“With Mechanical Wood Pulps, we brought in new expertise, in photo-chemistry and photonics for example, that weren’t normally available within Paprican and the industry in general,” submited Dr Wright. “The idea was to do things that weren’t possible before, to solve old problems with new skills.”

During its 12 years of existence, MWPN trained approximately 280 post-graduate students, more than of third of whom found careers in the pulp and paper industry. Overall, Paprican’s affiliation with universities has produced more than 800 scientists and engineers with post-graduate degrees.

Meanwhile, innovations arising out of MWPN have yielded an economic impact of about at $30 million annually. The total annual impact of all university innovations is estimated at $46 million, or roughly 20 percent of the $230 million derived by Paprican’s member companies in 2003 from the application of the Institute’s advancements and expertise.

The economic benefits flow from Paprican’s ability to serve as an effective vehicle for knowledge transfer and application. In support of that role, the Institute publishes Paprican university reports (PURS), manuscripts ultimately destined for peer reviewed scientific journals. A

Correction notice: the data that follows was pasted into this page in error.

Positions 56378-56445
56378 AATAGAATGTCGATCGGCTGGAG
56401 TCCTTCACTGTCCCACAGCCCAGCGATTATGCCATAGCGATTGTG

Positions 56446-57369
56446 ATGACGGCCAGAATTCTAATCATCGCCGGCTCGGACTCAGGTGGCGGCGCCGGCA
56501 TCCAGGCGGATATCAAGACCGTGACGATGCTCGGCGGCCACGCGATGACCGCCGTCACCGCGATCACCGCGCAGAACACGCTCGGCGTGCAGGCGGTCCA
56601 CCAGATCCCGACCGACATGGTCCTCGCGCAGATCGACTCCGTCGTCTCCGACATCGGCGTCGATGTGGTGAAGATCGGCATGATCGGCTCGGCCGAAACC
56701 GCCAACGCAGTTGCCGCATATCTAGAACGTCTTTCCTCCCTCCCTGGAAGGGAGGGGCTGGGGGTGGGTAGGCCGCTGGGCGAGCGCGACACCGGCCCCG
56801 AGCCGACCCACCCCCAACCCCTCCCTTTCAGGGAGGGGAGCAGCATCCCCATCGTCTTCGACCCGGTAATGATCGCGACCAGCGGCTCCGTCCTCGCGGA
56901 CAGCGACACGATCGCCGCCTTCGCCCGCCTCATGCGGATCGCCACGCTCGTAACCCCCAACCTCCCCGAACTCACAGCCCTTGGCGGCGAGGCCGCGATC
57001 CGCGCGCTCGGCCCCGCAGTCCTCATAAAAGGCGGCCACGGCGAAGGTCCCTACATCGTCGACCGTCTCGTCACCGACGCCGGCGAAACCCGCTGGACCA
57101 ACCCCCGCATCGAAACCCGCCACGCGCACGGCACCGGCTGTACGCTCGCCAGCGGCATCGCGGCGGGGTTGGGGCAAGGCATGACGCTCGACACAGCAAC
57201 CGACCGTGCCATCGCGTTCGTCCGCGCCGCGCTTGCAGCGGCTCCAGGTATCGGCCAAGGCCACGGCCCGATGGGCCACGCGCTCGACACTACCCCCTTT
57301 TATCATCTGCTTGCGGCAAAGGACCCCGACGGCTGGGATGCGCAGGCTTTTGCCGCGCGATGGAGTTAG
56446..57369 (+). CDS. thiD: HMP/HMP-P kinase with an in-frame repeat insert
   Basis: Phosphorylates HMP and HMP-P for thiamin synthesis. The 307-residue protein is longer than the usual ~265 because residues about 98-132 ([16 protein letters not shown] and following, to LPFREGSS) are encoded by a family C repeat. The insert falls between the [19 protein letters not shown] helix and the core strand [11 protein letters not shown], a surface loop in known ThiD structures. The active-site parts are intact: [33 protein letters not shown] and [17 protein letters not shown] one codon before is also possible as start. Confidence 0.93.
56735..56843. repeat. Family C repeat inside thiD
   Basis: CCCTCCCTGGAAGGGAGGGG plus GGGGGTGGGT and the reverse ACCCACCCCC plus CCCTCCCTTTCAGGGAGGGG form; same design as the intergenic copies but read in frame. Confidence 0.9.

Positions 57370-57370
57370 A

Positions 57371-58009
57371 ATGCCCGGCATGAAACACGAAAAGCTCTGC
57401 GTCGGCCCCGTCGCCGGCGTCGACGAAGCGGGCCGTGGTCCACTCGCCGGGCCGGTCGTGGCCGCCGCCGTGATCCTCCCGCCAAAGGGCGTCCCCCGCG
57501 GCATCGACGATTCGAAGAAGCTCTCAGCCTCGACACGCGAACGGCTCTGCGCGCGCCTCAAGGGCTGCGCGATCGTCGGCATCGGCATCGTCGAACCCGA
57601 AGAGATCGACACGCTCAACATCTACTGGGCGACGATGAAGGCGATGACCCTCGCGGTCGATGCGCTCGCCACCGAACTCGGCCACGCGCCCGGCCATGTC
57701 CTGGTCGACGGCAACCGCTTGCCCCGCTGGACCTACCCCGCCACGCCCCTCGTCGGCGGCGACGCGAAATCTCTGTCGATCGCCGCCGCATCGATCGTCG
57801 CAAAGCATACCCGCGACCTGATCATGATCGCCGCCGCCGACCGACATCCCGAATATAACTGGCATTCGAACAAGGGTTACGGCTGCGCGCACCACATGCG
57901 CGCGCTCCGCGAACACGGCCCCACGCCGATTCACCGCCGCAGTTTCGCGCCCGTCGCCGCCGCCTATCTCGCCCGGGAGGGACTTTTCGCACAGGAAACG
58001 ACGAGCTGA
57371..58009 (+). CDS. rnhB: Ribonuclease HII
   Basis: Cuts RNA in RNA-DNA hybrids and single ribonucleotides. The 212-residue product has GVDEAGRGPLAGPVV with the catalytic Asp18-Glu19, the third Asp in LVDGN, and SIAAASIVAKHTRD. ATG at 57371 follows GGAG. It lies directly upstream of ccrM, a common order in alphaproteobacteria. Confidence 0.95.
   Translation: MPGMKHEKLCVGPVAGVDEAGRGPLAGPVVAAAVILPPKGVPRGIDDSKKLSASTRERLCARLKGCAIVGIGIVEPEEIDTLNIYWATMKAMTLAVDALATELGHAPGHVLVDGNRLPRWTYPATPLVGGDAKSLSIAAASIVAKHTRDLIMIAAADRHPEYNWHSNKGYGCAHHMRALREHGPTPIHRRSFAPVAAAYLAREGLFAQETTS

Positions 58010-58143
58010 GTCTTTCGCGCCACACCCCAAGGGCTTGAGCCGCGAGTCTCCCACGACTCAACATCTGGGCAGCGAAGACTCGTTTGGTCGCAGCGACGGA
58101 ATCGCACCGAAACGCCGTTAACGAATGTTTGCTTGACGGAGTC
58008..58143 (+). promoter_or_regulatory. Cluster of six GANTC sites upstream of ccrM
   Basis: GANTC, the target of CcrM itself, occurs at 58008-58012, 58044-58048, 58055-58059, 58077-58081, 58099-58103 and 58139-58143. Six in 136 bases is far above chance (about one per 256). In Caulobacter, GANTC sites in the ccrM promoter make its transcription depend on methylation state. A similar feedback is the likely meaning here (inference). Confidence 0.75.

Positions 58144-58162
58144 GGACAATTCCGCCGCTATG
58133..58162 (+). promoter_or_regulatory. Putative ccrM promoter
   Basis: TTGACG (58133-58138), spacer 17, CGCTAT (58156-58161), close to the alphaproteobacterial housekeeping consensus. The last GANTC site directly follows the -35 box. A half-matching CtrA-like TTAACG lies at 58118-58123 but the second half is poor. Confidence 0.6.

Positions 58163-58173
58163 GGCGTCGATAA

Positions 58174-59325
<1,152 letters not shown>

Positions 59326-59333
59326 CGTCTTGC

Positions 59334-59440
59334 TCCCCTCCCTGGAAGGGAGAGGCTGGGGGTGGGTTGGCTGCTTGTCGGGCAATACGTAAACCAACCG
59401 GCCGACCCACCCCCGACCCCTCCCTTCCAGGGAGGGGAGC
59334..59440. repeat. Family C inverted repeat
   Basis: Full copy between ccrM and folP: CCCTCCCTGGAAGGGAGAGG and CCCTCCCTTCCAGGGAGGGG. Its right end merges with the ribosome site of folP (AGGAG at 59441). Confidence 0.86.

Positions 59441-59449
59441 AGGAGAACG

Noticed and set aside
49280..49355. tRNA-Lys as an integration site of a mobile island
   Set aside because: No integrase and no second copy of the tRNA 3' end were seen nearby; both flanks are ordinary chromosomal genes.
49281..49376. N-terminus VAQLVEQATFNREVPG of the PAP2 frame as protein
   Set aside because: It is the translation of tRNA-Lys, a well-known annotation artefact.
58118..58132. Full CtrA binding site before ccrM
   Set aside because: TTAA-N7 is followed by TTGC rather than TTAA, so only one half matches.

total of 31 PURS were published in 2003, together with a special annual report showcasing university collaborations and research results.

Dr. Wright said collaborating with universities is “more than just plunking money on the table. You must have an effective partnership, where all of the parties have clearly defined objectives and reasons for why the collaboration is useful. And you have to create these partnerships under win-win scenarios.”

“I’m just delighted that Paprican has been recognized with this Synergy Award as an innovator in academic partnerships. We’ve certainly been a leader promoting university relations for a very long time, but we probably haven’t been noticed much until now.”